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CONFIG_UML_NET_SLIRP: SLiRP transport

General informations

The Linux kernel configuration item CONFIG_UML_NET_SLIRP has multiple definitions:

SLiRP transport found in arch/um/Kconfig.net

The configuration item CONFIG_UML_NET_SLIRP:

Help text

The SLiRP User-Mode Linux network transport allows a running UML to network by invoking a program that can handle SLIP encapsulated packets. This is commonly (but not limited to) the application known as SLiRP, a program that can re-socket IP packets back onto the host on which it is run. Only IP packets are supported, unlike other network transports that can handle all Ethernet frames. In general, slirp allows the UML the same IP connectivity to the outside world that the host user is permitted, and unlike other transports, SLiRP works without the need of root level privleges, setuid binaries, or SLIP devices on the host. This also means not every type of connection is possible, but most situations can be accommodated with carefully crafted slirp commands that can be passed along as part of the network device's setup string. The effect of this transport on the UML is similar that of a host behind a firewall that masquerades all network connections passing through it (but is less secure).

To use this you should first have slirp compiled somewhere accessible on the host, and have read its documentation. If you don't need UML networking, say N.

Startup example: "eth0=slirp,FE:FD:01:02:03:04,/usr/local/bin/slirp"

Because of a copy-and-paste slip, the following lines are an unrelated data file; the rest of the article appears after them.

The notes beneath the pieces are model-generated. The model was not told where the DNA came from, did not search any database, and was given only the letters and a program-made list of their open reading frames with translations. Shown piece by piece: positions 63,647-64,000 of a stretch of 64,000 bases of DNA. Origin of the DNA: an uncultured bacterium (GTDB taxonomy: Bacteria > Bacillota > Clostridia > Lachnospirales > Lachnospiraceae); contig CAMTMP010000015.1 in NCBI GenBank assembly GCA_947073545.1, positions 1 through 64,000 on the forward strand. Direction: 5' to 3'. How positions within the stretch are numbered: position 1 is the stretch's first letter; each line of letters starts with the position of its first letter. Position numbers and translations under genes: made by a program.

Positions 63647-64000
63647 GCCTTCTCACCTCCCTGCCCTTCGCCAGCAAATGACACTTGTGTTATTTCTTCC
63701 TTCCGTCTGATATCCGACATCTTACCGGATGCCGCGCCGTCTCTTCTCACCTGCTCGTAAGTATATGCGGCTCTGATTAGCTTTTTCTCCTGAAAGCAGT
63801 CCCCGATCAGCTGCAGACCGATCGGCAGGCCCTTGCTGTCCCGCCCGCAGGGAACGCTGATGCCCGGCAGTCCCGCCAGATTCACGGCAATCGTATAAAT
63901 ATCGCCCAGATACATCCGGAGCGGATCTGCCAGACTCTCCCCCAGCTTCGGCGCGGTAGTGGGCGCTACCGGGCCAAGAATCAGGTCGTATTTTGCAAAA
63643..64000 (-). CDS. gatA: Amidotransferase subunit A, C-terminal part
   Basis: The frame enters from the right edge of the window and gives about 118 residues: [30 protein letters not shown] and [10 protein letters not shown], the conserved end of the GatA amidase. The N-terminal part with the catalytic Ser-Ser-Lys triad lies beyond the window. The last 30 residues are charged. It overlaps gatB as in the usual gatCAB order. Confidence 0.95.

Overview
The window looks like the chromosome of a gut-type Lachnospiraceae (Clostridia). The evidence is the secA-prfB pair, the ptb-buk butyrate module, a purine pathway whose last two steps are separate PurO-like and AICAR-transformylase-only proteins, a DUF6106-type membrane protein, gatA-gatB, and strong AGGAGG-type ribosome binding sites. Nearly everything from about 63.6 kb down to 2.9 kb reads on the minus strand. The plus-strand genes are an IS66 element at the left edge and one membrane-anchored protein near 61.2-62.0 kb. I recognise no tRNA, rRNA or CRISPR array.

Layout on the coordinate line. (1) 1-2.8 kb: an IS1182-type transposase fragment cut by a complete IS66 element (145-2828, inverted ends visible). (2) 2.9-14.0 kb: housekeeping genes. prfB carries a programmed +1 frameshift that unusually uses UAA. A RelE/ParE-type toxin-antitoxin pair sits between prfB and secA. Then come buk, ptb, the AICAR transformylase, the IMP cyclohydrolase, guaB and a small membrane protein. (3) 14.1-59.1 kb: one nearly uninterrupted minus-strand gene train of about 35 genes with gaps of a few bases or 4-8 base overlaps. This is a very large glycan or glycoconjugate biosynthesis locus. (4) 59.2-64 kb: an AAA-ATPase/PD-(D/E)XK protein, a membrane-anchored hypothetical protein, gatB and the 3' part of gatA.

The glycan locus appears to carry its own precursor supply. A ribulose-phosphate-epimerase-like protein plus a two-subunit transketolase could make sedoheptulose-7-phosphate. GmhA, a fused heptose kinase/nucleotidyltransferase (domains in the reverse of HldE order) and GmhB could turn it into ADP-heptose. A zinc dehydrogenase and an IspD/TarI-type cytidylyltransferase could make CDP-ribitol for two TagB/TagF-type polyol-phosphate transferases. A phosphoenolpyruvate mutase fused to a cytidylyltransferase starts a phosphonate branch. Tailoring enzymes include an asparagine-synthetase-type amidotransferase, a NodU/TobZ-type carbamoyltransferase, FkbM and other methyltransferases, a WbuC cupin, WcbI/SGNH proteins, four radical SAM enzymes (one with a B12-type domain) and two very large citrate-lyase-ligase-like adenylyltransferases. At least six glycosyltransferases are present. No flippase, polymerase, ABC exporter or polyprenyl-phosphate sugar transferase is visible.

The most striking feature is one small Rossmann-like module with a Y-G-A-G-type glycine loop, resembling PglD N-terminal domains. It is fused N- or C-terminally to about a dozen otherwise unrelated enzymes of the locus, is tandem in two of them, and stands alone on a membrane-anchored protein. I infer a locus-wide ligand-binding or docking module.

SLiRP transport found in arch/um/Kconfig_net

The configuration item CONFIG_UML_NET_SLIRP:

Help text

The SLiRP User-Mode Linux network transport allows a running UML to network by invoking a program that can handle SLIP encapsulated packets. This is commonly (but not limited to) the application known as SLiRP, a program that can re-socket IP packets back onto the host on which it is run. Only IP packets are supported, unlike other network transports that can handle all Ethernet frames. In general, slirp allows the UML the same IP connectivity to the outside world that the host user is permitted, and unlike other transports, SLiRP works without the need of root level privleges, setuid binaries, or SLIP devices on the host. This also means not every type of connection is possible, but most situations can be accomodated with carefully crafted slirp commands that can be passed along as part of the network device's setup string. The effect of this transport on the UML is similar that of a host behind a firewall that masquerades all network connections passing through it (but is less secure).

To use this you should first have slirp compiled somewhere accessible on the host, and have read its documentation. If you don't need UML networking, say N.

Startup example: "eth0=slirp,FE:FD:01:02:03:04,/usr/local/bin/slirp"

Hardware

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